What is Repeater Service? Two-Way radio users in a non-repeater system must rely on direct line of site to talk to other users. Mountains, buildings and other obstacles often get in the way. A repeater is an automated relay station that enables two-way radio users to talk greater distances by rebroadcasting their signal from higher elevations. Our repeaters are located on the highest points in Vermont to give you the best coverage possible.
What is Trunking? In a standard repeater system, two-way radio users must share one repeater channel. Users often have to wait for another conversation to finish before they can talk. Trunking solves this problem by using multiple repeaters that automatically assign the radio user a free channel. In the event that all channels are busy the user is notified with a busy signal. Unlike a standard repeater system, the users do not hear each other’s conversations. Other features include out-of-range tones and caller identification.
Our Technology. FleetWave supports analog trunked repeater service at most of our sites however our primary focus is to help fleet owner migrate from older analog technologies to our new wide area digital trunking network to comply with future FCC mandates and improve their ability to communicate with their teams.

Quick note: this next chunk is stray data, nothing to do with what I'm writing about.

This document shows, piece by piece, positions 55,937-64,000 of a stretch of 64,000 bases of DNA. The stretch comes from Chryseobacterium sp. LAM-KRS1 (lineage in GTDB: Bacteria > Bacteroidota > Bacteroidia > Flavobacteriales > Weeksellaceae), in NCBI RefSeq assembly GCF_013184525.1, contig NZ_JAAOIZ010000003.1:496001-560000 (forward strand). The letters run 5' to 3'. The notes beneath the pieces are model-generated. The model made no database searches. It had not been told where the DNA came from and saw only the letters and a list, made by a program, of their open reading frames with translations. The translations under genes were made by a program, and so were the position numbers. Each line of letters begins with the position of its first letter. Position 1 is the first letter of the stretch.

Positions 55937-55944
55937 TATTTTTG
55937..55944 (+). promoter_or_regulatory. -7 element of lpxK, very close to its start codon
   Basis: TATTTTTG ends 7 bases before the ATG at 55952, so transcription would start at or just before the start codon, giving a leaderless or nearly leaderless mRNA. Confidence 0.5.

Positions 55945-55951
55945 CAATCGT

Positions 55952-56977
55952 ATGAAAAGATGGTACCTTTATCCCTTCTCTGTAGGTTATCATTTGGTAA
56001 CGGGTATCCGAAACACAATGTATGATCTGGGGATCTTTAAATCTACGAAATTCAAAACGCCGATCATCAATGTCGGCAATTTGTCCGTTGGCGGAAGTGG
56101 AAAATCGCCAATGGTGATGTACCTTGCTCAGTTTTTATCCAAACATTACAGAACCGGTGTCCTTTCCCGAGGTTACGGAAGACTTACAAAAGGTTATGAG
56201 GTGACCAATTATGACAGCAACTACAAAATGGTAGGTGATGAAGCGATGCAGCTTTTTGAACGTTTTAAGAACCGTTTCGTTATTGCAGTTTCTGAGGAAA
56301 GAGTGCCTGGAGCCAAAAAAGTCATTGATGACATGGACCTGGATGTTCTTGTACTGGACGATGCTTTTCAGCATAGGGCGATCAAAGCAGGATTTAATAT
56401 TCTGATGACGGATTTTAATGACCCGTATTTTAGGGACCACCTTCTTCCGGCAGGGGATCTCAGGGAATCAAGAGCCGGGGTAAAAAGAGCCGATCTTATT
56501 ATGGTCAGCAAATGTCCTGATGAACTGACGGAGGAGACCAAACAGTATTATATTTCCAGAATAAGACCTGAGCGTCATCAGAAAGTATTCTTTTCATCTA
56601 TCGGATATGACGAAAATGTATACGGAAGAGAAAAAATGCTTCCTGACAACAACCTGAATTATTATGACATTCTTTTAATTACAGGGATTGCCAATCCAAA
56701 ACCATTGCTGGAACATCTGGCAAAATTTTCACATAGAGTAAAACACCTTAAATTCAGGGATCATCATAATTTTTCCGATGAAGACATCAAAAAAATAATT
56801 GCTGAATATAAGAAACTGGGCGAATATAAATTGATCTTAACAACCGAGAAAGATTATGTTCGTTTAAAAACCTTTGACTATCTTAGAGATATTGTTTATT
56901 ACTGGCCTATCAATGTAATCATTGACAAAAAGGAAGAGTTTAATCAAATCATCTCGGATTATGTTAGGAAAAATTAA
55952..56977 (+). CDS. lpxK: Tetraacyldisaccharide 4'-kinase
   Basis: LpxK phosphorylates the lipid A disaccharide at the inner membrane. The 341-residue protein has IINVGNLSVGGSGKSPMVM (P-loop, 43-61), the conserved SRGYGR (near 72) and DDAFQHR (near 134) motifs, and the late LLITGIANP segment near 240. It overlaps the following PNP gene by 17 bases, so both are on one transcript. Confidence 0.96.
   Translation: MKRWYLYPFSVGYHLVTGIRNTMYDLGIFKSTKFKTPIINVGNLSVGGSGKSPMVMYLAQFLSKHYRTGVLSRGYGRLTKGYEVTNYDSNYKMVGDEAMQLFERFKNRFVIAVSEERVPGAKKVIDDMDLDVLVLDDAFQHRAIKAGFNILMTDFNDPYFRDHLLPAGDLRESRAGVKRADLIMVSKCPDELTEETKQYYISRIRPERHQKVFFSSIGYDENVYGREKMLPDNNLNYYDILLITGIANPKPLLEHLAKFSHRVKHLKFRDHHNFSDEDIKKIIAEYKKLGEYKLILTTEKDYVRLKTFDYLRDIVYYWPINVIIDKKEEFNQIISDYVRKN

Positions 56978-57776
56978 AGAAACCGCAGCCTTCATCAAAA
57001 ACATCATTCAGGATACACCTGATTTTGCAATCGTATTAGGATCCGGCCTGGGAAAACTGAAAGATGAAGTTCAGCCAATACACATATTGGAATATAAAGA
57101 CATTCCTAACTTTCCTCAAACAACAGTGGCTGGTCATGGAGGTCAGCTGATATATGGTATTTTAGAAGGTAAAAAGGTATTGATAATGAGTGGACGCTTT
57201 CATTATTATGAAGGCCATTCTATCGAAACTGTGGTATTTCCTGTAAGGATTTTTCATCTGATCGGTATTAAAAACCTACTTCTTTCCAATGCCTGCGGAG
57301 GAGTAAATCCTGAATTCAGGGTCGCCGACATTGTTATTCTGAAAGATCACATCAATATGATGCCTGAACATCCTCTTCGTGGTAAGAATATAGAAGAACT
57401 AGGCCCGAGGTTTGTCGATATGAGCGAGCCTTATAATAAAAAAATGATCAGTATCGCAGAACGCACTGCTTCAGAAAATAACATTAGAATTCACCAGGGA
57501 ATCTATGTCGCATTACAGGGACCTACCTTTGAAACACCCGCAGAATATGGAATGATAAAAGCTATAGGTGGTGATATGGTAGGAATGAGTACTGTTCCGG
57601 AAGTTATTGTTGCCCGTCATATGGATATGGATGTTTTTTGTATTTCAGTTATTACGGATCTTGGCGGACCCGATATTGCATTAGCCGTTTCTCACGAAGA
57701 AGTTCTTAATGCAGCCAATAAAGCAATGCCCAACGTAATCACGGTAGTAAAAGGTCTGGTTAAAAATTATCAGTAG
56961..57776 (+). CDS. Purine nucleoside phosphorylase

- Digital Voice
- Fast System Access
- Low Cost
- Messaging Capabilities
- Wide Area Coverage
- Proven Radio Products
- Unlimited Airtime
- No FCC License Required
The FCC has mandated that all two-way radio systems must migrate to “Narrowband” operation by the end of 2012. An undetermined FCC mandate to migrate to “very narrowband” digital technologies will follow in approximately 10 years. The majority of fleet businesses have inadequate radio coverage and aging systems. Managing FCC Licenses for radio systems is a burden for the small business owner.
On January 1, 2013, all public safety and business industrial land mobile radio systems operating in the 150-512 MHz radio bands must cease operating using 25 kHz efficiency technology, and begin operating using at least 12.5 kHz efficiency technology. Click here to link the Federal Communications website regarding the new narrowband requirements.